activities efficiently and effectively. ABC

provides the fruitful information to the

management as value analysis, cost drivers etc.

Activity Based Costing (ABC): A Step ahead

to Traditional Costing: Traditional costing

provides little information beyond material and

direct labour to assist management in decision

making. Incorrect prediction of cost will go

away which distorts the cost reduction analysis.

Traditional costing system has tracked only the

purchase price i.e. cost of ordering, receiving,

inspecting and other expenditure. But in present

scenario the dimension has changed. Now

company has

1. Heterogeneous products

2. High overhead costs

3. Diversified distribution channel

4. Intense competition

5. Research & Development.

6. High Level Customer Service

7. Brand Consciousness

In these situations to

survive the company; it is

the need to access the

cost incurred activity

wise so that grey area can

be identified and taken

care of. Activity based

costing is a methodology which assign costs to

the activities involves in the manufacturing and

supplying of products & services.

Peter B.B Turney said about Activity Based

Costing as:

“It is a method of measuring the cost of

performance of activities and other objects.

Assigns cost to activities based on their use of

resources and assign cost to cost objects based

on their use of activities. ABC recognizes the

casual relationship of cost drivers to


In ABC the basic part is identifying the

activities both support and primary activities.

The main stages in Activity Based Costing are:

Step 1: Identifying the functional area of


Step 2: Identifying the activities relative to

these areas in the organization.

Step 3: Allocate the cost to various activities in

these areas.

Step 4: Preparing the statement of cost activity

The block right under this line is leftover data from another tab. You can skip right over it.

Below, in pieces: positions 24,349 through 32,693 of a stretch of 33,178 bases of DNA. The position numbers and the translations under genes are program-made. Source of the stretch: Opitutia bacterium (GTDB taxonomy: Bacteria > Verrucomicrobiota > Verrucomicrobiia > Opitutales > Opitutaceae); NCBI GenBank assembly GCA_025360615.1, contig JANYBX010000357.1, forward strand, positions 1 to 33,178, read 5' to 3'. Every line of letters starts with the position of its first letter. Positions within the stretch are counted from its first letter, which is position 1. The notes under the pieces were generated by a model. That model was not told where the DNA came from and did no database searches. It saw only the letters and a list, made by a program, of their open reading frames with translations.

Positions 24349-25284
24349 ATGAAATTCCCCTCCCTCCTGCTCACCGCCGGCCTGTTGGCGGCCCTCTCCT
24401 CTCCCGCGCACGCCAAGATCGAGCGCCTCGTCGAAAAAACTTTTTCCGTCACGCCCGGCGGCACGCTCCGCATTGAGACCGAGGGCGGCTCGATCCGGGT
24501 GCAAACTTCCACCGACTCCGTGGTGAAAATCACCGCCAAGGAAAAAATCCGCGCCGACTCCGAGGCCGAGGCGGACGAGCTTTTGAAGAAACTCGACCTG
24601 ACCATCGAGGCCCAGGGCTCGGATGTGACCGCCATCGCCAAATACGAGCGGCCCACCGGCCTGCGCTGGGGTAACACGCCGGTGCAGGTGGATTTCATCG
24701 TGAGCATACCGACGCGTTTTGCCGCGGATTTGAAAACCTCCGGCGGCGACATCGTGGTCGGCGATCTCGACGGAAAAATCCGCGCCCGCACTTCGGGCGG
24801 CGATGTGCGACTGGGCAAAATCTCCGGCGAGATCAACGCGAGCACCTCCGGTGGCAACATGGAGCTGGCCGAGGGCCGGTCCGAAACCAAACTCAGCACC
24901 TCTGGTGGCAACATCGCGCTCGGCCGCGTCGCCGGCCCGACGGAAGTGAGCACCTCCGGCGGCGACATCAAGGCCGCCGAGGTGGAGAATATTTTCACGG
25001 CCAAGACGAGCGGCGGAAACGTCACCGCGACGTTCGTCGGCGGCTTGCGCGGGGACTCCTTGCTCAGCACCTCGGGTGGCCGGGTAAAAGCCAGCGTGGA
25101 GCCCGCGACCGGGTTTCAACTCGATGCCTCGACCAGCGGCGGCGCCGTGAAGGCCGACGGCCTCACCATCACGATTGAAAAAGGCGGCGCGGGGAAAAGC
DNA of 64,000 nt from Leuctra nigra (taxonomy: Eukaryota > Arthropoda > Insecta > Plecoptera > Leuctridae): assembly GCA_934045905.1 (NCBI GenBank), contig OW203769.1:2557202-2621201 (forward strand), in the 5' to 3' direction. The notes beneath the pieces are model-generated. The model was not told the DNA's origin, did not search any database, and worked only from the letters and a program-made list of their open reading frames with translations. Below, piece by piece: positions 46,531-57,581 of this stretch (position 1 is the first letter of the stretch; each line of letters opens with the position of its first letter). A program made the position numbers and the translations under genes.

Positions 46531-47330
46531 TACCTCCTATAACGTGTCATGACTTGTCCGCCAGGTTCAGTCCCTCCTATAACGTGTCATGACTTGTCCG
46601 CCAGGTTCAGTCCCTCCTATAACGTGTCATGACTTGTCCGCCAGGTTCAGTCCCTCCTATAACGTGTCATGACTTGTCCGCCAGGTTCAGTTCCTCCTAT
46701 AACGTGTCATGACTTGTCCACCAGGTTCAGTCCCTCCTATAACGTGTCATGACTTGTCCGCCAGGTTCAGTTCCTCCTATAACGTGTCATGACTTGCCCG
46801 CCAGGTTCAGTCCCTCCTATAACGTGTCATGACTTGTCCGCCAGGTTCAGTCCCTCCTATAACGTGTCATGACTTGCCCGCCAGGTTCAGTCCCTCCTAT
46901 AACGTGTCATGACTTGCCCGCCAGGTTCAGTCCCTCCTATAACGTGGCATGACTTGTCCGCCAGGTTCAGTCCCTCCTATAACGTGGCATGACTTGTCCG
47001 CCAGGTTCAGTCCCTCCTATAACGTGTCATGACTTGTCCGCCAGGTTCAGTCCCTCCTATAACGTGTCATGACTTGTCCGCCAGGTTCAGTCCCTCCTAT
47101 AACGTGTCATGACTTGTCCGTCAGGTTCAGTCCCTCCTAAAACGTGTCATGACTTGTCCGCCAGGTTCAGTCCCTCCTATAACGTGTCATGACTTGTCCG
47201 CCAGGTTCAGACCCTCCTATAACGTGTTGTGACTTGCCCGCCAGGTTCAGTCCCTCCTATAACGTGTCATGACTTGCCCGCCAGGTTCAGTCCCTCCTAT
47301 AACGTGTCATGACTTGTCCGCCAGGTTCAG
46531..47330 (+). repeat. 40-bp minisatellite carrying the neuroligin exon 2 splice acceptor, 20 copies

Step 5: Identifying the cost drivers in each

activity under functional areas.

Step 6: Determining the activity cost driver rate

(total cost of the activity/ activity driver)

Page 53: Logistics Xpress

Logistics Xpress | 38

Step 7: The last phase is to absorb the

overheads based on this activity cost driver rate.

It is being known that direct costs are easy to

handle and assign but indirect cost are difficult

to allocate and handle. ABC rectify problem of

inaccuracy in handling and allocation as well as

apportionment. ABC is a systematic approach to

deal with the functional areas and the activities

involved in these areas. The basic objectives of

ABC costing are:

1. Quality product and service with ABC

2. Optimize cost in tune with price resistance

in market.

3. Cost Price Leadership

4. Identification of Non Value Added

Activities both at horizontal and vertical


5. Identify the local point of improvement

and cost reduction.

6. Building a Customer- Supplier Network

7. Providing more accurate Cost information

for Products/Services.

8. Improve Product Costing

ABC is used as an addition to the value of the

organization by using it as an informational

basis of managing and improving the business/

Activity Flow Map in ABC

Source: “Implementing Activity Based Management in daily operations”. J A Miller P. 236. . John

Wiley & Sons Inc. and “Technical Briefing on Activity Based Management: An Overview”; the

Chartered Institute of Management Accountants, London, April 2001


Activities Performance Measures Cost Driver

Cost Objects



Cost Driver




Page 54: Logistics Xpress

Logistics Xpress | 39

The activity flow map depicts that identifying

activities is most important parameter. The cost

drivers and resources relates to the activities are

identified. Activities are concerned with cost

objects which may be a product or service. Thus

it is used as a performance measurement tool by

performing Activities Analysis, Cost Driver

Analysis and Performance Analysis.

Implementation of Activity Based Costing

(ABC) in Retail Sector:

Retail sector is based on customer supplier

network called as Supply Chain. Retail Sector is

getting momentum by growing as leaps and

bounds. Retail Sector particularly in Food &

Grocery, Clothing & Textiles, and Consumer

Durables, Jewellery & Watches, Home Décor

and Furnishing, Beauty Care and others is a

major chunk of the market. Retail Sector

movement from local mom and pops shops i.e.